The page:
UMass Chan Medical School Faculty Publications

UMMS Affiliation

Brudnick Neuropsychiatric Research Institute; Department of Psychiatry; Program in Molecular Medicine, Biomedical Imaging Group; Neuroscience Graduate Program

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Animals; Cell Line, Tumor; Corpus Striatum; Cytoskeleton; Dopamine Plasma Membrane Transport Proteins; Dopaminergic Neurons; Dynamins; Endocytosis; Humans; Male; Mice; Protein Transport


Molecular and Cellular Neuroscience


Dopaminergic signaling profoundly impacts rewarding behaviors, movement, and executive function. The presynaptic dopamine (DA) transporter (DAT) recaptures released DA, thereby limiting synaptic DA availability and maintaining dopaminergic tone. DAT constitutively internalizes and PKC activation rapidly accelerates DAT endocytosis, resulting in DAT surface loss. Longstanding evidence supports PKC-stimulated DAT trafficking in heterologous expression studies. However, PKC-stimulated DAT internalization is not readily observed in cultured dopaminergic neurons. Moreover, conflicting reports implicate both classic and nonclassic endocytic mechanisms mediating DAT trafficking. Prior DAT trafficking studies relied primarily upon chronic gene disruption and dominant-negative protein expression, or were performed in cell lines and cultured neurons, yielding results difficult to translate to adult dopaminergic neurons. Here, we use newly described dynamin inhibitors to test whether constitutive and PKC-stimulated DAT internalization are dynamin-dependent in adult dopaminergic neurons. Ex vivo biotinylation studies in mouse striatal slices demonstrate that acute PKC activation drives native DAT surface loss, and that surface DAT surprisingly partitions between endocytic-willing and endocytic-resistant populations. Acute dynamin inhibition reveals that constitutive DAT internalization is dynamin-independent, whereas PKC-stimulated DAT internalization is dynamin-dependent. Moreover, total internal reflection fluorescence microscopy experiments demonstrate that constitutive DAT internalization occurs equivalently from lipid raft and nonraft microdomains, whereas PKC-stimulated DAT internalization arises exclusively from lipid rafts. Finally, DAT endocytic recycling relies on a dynamin-dependent mechanism that acts in concert with the actin cytoskeleton. These studies are the first comprehensive investigation of native DAT trafficking in ex vivo adult neurons, and reveal that DAT surface dynamics are governed by complex multimodal mechanisms.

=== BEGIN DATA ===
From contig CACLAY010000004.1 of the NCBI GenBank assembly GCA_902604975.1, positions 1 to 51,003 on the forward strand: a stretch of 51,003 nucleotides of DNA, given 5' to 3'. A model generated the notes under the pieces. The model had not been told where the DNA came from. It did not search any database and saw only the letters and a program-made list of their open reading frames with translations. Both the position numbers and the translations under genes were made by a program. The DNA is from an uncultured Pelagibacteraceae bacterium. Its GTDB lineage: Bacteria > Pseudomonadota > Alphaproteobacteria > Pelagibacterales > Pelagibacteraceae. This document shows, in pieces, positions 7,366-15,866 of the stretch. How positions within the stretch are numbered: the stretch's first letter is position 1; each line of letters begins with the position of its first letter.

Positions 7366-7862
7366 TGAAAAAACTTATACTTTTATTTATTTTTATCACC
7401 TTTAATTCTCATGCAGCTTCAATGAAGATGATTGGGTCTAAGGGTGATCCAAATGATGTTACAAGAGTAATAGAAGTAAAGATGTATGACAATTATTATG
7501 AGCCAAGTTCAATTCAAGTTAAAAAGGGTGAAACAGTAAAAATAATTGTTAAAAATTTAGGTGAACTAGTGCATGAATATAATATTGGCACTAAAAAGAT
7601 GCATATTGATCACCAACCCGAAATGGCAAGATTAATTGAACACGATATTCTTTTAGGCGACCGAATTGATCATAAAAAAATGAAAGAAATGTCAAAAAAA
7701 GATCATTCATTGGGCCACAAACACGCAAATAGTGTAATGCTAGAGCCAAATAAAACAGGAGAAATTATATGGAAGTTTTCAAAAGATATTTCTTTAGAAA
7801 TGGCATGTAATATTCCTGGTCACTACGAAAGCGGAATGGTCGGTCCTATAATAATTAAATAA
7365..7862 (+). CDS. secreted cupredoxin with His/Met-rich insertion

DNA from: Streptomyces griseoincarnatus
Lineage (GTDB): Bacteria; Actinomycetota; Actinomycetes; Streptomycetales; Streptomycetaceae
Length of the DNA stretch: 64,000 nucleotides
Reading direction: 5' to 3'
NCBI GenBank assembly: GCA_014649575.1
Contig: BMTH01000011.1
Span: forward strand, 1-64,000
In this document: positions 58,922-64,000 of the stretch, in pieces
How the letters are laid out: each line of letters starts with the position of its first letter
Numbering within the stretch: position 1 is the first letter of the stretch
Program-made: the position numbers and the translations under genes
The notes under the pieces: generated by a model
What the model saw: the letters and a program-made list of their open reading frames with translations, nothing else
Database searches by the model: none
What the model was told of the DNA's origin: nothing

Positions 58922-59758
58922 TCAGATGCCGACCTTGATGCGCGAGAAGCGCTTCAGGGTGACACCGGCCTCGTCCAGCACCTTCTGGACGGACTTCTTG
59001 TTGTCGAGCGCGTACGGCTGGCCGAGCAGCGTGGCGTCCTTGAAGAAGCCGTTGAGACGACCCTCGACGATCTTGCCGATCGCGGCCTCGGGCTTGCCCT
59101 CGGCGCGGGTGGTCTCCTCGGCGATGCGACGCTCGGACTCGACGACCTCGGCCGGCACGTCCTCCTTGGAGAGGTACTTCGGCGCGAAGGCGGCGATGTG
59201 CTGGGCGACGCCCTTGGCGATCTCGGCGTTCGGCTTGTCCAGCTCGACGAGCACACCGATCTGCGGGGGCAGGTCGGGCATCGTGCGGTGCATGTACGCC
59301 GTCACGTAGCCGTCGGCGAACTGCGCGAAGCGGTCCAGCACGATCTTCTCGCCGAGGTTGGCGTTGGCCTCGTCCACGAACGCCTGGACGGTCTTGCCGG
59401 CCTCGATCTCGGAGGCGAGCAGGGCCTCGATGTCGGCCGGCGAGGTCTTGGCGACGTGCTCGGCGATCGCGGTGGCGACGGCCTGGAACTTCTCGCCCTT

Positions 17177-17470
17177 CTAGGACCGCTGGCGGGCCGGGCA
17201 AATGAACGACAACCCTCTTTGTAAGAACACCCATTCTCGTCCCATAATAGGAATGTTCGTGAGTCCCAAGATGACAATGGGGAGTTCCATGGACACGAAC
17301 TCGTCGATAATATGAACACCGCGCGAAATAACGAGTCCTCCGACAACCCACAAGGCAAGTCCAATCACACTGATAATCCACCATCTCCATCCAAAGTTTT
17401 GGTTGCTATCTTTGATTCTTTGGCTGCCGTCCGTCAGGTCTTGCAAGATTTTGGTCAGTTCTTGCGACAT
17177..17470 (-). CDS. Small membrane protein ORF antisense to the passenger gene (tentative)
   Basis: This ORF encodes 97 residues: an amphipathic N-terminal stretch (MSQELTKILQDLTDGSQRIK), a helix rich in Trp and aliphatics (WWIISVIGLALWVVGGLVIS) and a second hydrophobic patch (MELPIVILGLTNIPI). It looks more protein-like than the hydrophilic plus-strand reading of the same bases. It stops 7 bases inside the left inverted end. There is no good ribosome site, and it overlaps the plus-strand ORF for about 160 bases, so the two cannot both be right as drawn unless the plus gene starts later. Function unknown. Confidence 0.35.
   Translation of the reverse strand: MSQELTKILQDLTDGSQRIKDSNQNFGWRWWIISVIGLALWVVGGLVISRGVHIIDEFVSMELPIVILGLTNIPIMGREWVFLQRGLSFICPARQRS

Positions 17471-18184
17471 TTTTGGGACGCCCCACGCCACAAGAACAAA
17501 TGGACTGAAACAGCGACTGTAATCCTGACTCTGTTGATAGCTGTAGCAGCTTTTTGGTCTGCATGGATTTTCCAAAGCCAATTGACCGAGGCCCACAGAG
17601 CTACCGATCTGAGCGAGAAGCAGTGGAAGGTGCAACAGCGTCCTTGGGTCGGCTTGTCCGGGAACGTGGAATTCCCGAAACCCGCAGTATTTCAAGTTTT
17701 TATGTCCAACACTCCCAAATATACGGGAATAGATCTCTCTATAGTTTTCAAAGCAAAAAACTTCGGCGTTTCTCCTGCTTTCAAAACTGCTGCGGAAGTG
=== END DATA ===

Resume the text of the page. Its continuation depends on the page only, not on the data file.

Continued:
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Copyright © 2013 the authors. Copyright of all material published in The Journal of Neuroscience remains with the authors. The authors grant the Society for Neuroscience an exclusive license to publish their work for the first 6 months. After 6 months the work becomes available to the public to copy, distribute, or display under a Creative Commons Attribution 4.0 International (CC BY 4.0) license. Publisher PDF posted as allowed by the publisher's author rights policy at

DOI of Published Version



J Neurosci. 2013 Nov 6;33(45):17836-46. doi: 10.1523/JNEUROSCI.3284-13.2013. Link to article on publisher's site


Co-authors Luke Gabriel and Sijia Wu are doctoral students in the Neuroscience Program in the Graduate School of Biomedical Sciences (GSBS) at UMass Medical School.

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Journal/Book/Conference Title

The Journal of neuroscience : the official journal of the Society for Neuroscience

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Creative Commons Attribution 4.0 License
This work is licensed under a Creative Commons Attribution 4.0 License.